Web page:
If you want the students to be able to respond to the work directly on the question thread (this gets a little messy and I don’t necessarily recommend it), make sure you have the “Students can respond to each other” option toggled on.

Allowing students to reply to each other creates a really long thread to wade through.

You can also choose to let students edit their answers. I found that to be helpful when students created and posted the wrong type of link and had to go back and share the right one.

When you create the question, you can always include additional materials. You could create a video showing students what you want them to do. You could share your own work for the students to comment on. You could add a funky music video that harkens back to the golden age of MTV. It is totally up to you!

Students will then be able to answer the question by posting their link as a response. What is kind of cool about this is that they will not be given the option to see the responses of their classmates until they have posted their own response.

Student View in Google Classroom

Once they have posted their link, they will then be given the option to see the responses of their classmates.

After the link is added, they now have the option to see classmates answers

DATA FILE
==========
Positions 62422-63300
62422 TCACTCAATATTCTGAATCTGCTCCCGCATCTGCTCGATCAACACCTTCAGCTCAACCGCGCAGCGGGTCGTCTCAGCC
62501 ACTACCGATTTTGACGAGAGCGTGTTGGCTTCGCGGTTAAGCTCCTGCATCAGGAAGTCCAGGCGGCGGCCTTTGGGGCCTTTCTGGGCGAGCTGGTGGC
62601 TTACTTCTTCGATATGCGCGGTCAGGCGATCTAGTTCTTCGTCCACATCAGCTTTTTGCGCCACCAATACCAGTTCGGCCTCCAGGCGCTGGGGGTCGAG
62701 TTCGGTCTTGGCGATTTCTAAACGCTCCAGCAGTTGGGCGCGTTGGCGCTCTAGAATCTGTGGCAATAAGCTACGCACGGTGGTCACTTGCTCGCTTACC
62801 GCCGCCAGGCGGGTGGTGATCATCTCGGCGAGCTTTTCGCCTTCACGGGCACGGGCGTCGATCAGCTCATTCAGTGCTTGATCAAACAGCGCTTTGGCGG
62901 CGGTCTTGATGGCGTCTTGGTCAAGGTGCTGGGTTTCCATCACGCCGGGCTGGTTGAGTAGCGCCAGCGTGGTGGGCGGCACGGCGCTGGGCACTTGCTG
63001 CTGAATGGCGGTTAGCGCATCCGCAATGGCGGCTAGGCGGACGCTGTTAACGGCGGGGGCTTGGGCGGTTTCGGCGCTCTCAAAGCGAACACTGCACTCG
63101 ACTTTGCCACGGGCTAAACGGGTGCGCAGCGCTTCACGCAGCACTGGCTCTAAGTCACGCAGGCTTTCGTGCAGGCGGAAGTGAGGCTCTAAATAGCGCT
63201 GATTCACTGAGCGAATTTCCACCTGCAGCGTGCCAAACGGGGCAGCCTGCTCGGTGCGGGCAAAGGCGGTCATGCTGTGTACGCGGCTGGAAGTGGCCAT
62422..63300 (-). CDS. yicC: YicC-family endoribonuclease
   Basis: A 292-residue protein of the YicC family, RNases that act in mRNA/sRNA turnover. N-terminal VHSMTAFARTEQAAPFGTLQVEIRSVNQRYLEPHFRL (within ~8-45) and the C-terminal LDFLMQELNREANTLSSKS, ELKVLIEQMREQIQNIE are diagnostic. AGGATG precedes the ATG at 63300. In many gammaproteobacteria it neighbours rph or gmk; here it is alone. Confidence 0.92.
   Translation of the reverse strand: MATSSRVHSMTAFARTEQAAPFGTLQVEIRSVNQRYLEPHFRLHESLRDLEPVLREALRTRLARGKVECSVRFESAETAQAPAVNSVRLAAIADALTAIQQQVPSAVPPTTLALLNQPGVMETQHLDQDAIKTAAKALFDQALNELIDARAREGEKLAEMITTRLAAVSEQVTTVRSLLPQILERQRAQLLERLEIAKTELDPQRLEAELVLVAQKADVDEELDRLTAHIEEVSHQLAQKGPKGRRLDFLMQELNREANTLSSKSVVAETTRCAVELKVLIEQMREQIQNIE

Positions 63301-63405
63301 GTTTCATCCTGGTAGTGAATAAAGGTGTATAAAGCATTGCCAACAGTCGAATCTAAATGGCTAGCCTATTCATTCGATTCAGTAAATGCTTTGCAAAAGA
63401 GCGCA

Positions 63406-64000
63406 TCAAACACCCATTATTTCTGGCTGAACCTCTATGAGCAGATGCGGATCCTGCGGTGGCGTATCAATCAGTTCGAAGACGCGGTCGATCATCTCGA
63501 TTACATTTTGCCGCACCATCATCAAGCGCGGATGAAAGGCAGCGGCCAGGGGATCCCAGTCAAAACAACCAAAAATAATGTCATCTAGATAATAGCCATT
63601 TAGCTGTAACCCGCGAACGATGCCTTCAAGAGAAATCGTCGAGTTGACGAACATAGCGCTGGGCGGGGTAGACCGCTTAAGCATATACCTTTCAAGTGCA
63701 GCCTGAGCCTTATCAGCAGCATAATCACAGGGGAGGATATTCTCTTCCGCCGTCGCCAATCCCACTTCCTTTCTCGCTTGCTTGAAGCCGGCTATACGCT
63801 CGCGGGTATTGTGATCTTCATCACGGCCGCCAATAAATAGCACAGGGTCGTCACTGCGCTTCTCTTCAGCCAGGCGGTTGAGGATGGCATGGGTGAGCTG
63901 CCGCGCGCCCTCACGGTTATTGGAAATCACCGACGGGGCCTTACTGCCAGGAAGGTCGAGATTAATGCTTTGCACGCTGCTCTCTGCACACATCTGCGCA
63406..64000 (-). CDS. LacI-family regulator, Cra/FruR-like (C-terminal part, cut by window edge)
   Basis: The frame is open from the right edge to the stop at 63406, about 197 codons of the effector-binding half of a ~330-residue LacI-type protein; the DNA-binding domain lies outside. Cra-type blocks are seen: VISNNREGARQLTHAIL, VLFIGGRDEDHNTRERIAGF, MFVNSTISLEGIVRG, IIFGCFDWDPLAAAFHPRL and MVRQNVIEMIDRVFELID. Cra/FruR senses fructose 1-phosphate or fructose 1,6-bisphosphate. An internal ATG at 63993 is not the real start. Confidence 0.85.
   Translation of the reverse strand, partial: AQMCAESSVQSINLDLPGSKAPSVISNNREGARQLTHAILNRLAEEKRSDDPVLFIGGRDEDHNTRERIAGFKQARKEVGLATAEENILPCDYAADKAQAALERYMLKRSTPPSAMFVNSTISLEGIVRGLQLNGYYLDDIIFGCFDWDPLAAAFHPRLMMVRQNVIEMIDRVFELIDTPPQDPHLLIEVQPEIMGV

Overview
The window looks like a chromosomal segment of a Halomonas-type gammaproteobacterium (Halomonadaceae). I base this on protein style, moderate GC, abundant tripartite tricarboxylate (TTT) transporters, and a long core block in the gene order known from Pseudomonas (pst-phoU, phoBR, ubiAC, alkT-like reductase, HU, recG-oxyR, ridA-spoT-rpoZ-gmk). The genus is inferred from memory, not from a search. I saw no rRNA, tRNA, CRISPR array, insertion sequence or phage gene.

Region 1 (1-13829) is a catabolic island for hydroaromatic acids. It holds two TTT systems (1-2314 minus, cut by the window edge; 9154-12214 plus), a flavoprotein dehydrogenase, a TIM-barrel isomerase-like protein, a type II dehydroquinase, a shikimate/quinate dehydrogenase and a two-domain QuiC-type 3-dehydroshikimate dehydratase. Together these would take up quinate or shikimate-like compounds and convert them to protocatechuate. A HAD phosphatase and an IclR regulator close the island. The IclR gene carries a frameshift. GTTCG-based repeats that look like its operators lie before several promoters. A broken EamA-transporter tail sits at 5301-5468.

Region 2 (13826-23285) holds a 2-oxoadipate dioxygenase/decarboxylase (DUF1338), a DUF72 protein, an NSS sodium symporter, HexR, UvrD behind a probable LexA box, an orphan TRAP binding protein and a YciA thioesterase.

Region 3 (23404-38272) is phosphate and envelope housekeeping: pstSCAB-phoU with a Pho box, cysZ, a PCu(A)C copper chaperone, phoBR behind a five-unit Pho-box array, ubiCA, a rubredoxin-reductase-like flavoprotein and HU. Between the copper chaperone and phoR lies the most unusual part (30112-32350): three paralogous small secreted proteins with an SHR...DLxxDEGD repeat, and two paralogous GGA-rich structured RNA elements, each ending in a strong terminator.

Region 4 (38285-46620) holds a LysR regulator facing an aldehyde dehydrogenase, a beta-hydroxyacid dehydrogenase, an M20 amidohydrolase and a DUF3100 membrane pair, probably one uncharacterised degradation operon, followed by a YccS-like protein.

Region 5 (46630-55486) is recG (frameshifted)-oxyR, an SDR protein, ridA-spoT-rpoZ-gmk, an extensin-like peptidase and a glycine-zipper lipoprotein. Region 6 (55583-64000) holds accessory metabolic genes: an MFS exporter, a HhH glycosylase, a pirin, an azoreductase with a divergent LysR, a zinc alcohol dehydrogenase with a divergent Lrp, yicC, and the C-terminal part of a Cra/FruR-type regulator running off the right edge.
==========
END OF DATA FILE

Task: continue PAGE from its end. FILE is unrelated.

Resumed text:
The links show up next to the names of the classmates

Students can now click on the links their classmates shared, open the materials and use the comment feature to leave feedback for their peers.

Students can leave feedback for their peers right on their work.

As the teacher, I can then look at the student answer side of the question to see who has turned their work in and who has not. The links are there for me to click on and I will be able to see who left comments for their peers. It makes it pretty easy to track participation.

Teacher view of the question once it has been posted

Now, I know that you can get all fancy and do this with Flip, but it requires students to go out and use a third party application. The nice thing about using the question feature is that it is all in-house and contained in Google Classroom. And, you can have the students submit just about any product for their peers to view. Videos, docs, drawings, slides, sheets, and images are just a few that come to mind.

I hope this method of student work sharing makes your life a little easier. How do you see yourself using it with your students?